The city’s ambulance corps is so busy that an overtime cap applying to all other agencies has been lifted and medics are routinely putting in 60 and 70-hour weeks, union officials said.
Normally, city workers can’t make more than 40 percent of their salary in overtime. However, with just 4,133 emergency medical technicians and paramedics to handle nearly 1.9 million calls last year, the FDNY’s bureau of Emergency Medical Services routinely dangles overtime to keep ambulances running.
“Other jobs . . . there would be fights in the hallways for getting two hours extra of overtime in a day,” said Vincent Variale, president of Local 2621 of District Council 37, which represents EMS officers.
“At EMS, it’s the complete opposite. You get overtime and everyone is running in the other direction,” he said.
During a budget hearing on Thursday at the City Council, Variale and Oren Barzilay, who heads the union for rank-and-file EMTs and paramedics, said their members are being run ragged by the long shifts.
Barzilay, president of Local 2507, said medics “are scrambling to fill shifts to serve the public” — all while “on pace” to make a record 2 million emergency calls this year.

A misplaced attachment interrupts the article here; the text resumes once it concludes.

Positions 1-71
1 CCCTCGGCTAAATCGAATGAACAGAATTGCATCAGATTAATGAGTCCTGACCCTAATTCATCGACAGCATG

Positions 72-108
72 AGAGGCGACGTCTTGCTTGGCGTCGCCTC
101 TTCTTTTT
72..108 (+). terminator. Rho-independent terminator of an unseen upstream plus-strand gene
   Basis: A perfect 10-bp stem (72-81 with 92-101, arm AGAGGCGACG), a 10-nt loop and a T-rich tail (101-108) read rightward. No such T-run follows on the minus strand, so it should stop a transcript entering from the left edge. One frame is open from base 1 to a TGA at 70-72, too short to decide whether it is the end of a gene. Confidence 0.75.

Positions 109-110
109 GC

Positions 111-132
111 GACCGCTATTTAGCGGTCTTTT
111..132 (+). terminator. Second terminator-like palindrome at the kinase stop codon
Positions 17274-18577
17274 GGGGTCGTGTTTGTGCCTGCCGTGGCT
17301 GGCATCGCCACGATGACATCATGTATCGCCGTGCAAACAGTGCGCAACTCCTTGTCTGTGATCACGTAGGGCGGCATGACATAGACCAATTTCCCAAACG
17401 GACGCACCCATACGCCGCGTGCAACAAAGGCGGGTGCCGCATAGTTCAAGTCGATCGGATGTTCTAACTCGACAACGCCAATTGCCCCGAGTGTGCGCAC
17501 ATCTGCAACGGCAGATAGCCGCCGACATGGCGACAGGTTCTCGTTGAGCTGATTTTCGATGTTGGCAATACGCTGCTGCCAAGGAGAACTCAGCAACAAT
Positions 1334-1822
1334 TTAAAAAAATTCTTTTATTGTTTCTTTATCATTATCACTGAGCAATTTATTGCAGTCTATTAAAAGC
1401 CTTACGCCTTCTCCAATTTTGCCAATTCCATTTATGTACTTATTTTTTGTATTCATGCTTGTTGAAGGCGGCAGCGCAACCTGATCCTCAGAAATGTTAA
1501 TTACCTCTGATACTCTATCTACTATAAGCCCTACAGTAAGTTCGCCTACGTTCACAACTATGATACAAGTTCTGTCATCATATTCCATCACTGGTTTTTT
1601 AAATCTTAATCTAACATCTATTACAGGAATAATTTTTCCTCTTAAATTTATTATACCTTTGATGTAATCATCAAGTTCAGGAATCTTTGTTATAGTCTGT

Councilman Joe Borelli (R-SI), who chairs the committee overseeing EMS, said, “It’s a problem when you have a union saying there’s too much overtime for its members.”
He added, “This is something that is almost comical. It demonstrates how much stress is put on members.”
Barzilay told The Post the city would be better served if it boosted the EMS workforce to at least 5,000 — rather than exhausting medics with extra shifts.
Both he and the Fire Department confirmed the overtime cap for medics was lifted in December. The waiver runs through June, when it will be re-evaluated.
Cap lifts are rare, but the FDNY said accepting the extra workload is voluntary.
The city last year spent nearly $48 million on EMS overtime — an increase of 39 percent compared to the $34.5 million shelled out in 2015.
Mayor de Blasio set aside $29.5 million in 2018 — or $18.5 million less than what was actually spent.
Variale said that while many EMTs “don’t want” the extra workload, many need it “just to make livable wage at EMS.”
The starting salary for EMTs is $35,254 compared to $43,904 for firefighters. After five years, EMTs typically earn $50,605 compared to $85,292 for firefighters.
Because of the large pay disparity, many EMTs use the job as a stepping stone to become firefighters, making it difficult to keep experienced medics on the job, according to union officials.
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